Escaping to Venice in 1879 – 80, Whistler was keen to get away from the pressures and the bridges he had burned in London. He threw himself back into etching, creating two Venice sets commissioned by the Fine Art Society, London. They expected him to be back with the plates for printing within three months but he stayed in the city for 14 months, producing a much larger volume of work than anticipated.

The Piazetta, etching, James Abbott McNeill Whistler, 1880, Italy. Museum no. E.3042-1931. © Victoria and Albert Museum, London

Whistler's view of San Marco with flocks of pigeons in flight would be recognised by every visitor to Venice. He also captured palazzos on the Grand Canal and several murkier backwaters such as a view of a carpenter's doorway drawn from a boat on the Rio de la Fava. Chairs in the midst of being repaired can be seen hanging from the ceiling inside.

The Doorway, etching, James Abbott McNeill Whistler, 1879 – 90, Italy. Museum no. CIRC.168-1965. © Victoria and Albert Museum, London

The Amsterdam Set

The final set was 'The Amsterdam Set' of 1889 – 1890, perhaps the most complex and densely worked of his entire career. Indeed, he commented to the Fine Art Society that "I find myself doing far finer work than any that I have hitherto produced". He travelled there with his new wife, Beatrice Godwin, who was an artist also and recently widowed by the architect Edward Godwin.

The Embroidered Curtain, etching, James Abbott McNeill Whistler, 1889, the Netherlands. Museum no. CIRC.75-1969. © Victoria and Albert Museum, London

The Embroidered Curtain is probably the best known of the Amsterdam etchings, showing the facade of late 17th century buildings at number 52 ­– 54 Palmgracht. Shortly afterwards, the canal was filled in, but the tiles above the ground-floor windows denoting the trades of the occupants are still in situ. In April 1890, a set of the Amsterdam etchings was exhibited at Robert Dunthorne's gallery in London, where the playwright George Bernhard Shaw saw them, remarking that they were "the most exquisite renderings by the most independent man of the century".

A Napoleonic bed

Whistler's wife died in 1896 whereupon her sister Rosalind became a secretary to Whistler and the executor of his will. In 1931, she generously gave a historic mahogany bed to the V&A which Whistler had owned. Legend has it that Emperor Napoleon I was the original owner of the bed, gifting it to the French courtier Comtesse Louise-Charlotte de Montesquiou-Fézensac in recognition of her services as a governess to his son, Napoleon II. It came into Whistler's possession via her great-grandson, the noted dandy, poet and patron of the arts, Robert de Montesquiou, after he commissioned a portrait entitled Arrangement in Black and Gold: Comte Robert de Montesquiou-Fezensac, 1891 – 92. They also fell out acrimoniously after Whistler discovered the portrait had been sold some years later (it is now in The Frick Collection, New York City). In France, this shape is known as a 'lit en bateau' (a boat-bed), and the watery theme is extended here by the four finials (decorative knobs) in the shape of swans' heads.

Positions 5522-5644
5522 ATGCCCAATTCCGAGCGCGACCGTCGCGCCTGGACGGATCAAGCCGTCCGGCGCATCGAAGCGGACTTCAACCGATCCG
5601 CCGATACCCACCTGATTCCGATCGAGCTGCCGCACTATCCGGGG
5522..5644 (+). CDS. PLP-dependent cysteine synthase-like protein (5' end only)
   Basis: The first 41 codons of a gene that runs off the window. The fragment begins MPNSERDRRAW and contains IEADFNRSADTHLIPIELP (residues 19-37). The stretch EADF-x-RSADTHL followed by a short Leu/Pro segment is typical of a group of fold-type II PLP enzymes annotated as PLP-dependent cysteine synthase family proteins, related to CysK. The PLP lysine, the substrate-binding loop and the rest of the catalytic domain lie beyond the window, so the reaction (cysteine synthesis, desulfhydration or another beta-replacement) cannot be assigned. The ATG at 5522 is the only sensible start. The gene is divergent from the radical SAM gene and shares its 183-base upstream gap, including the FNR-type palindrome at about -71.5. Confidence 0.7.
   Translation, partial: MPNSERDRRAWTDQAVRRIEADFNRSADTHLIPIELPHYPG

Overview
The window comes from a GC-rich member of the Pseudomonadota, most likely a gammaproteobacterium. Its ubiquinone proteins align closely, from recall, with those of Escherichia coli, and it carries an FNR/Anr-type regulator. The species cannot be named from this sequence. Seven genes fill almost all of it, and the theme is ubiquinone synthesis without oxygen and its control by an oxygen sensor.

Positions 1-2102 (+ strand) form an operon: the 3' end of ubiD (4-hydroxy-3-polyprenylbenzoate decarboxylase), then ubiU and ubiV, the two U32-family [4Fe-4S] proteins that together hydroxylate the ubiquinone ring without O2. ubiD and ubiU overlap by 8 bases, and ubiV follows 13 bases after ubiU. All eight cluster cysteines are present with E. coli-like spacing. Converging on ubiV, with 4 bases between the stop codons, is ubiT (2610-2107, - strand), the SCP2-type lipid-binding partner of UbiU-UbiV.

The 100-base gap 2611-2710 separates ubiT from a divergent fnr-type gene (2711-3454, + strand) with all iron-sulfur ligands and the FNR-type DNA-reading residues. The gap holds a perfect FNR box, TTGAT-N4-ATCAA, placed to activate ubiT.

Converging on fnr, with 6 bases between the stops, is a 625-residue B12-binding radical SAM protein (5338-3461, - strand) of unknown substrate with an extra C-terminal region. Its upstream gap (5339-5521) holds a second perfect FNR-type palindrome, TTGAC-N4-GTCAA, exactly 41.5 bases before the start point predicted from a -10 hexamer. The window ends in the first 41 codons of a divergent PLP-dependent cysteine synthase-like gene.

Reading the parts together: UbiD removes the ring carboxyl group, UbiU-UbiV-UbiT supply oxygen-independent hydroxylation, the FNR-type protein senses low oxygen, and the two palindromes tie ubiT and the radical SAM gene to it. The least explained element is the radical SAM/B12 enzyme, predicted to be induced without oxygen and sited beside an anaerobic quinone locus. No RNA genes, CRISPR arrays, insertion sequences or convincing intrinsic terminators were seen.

Whistler's bed, maker unknown, 1800 – 20, France. Museum no. W.27:1 to 6-1933. © Victoria and Albert Museum, London

Whistler's legacy

In his final years, Whistler devoted himself to a brief period of teaching at his short-lived art school, the Académie Carmen, open for just three years from 1898 to 1901. Students included the Welsh portraitist Gwen John and a number of American Impressionist and Post-Impressionist artists training in Paris, such as Frederic Clay Bartlett and Alice Pike Barney. Whilst the school did not last, Whistler had imparted a great deal of his knowledge to his assistants over the course of his career, many of whom became noted artists in their own right, such as Mortimer Menpes and Walter Sickert. Both artists are also well represented in our collections.

Left to right: The Old Bedford, etching, Walter Sickert, 1915 – 16, England. Museum no. E.2562-1948. © Victoria and Albert Museum, London; Market Place, Cairo, etching, Mortimer Menpes, about 1912, Egypt. Museum no. E.2487-1913. © Victoria and Albert Museum, London

Whistler's great legacy also touched other creative processes such as the Pictorialism school of photography. Categorised by atmospheric, dream-like and often out-of-focus images, the genre lends itself well to the nocturnal, with artists like Paul Martin using the word 'nocturne' in some of his 1880s compositions, as a nod to Whistler.

Nocturne on the Thames, photograph, by Paul Martin, 1880 – 90, England. Museum no. RPS.5058-2018. © Victoria and Albert Museum, London

Many works by Whistler in our collection can be viewed in our Prints and Drawings Study Room.

You can explore an archive of Whistler's correspondence at the University of Glasgow.

Find out about contemporary artist Darren Waterston's Filthy Lucre installation, a reinterpretation of Whistler's Peacock Room.

Header image:

Self-portrait, etching, James Abbott McNeill Whistler, 1859. Museum no. 19799. © Victoria and Albert Museum, London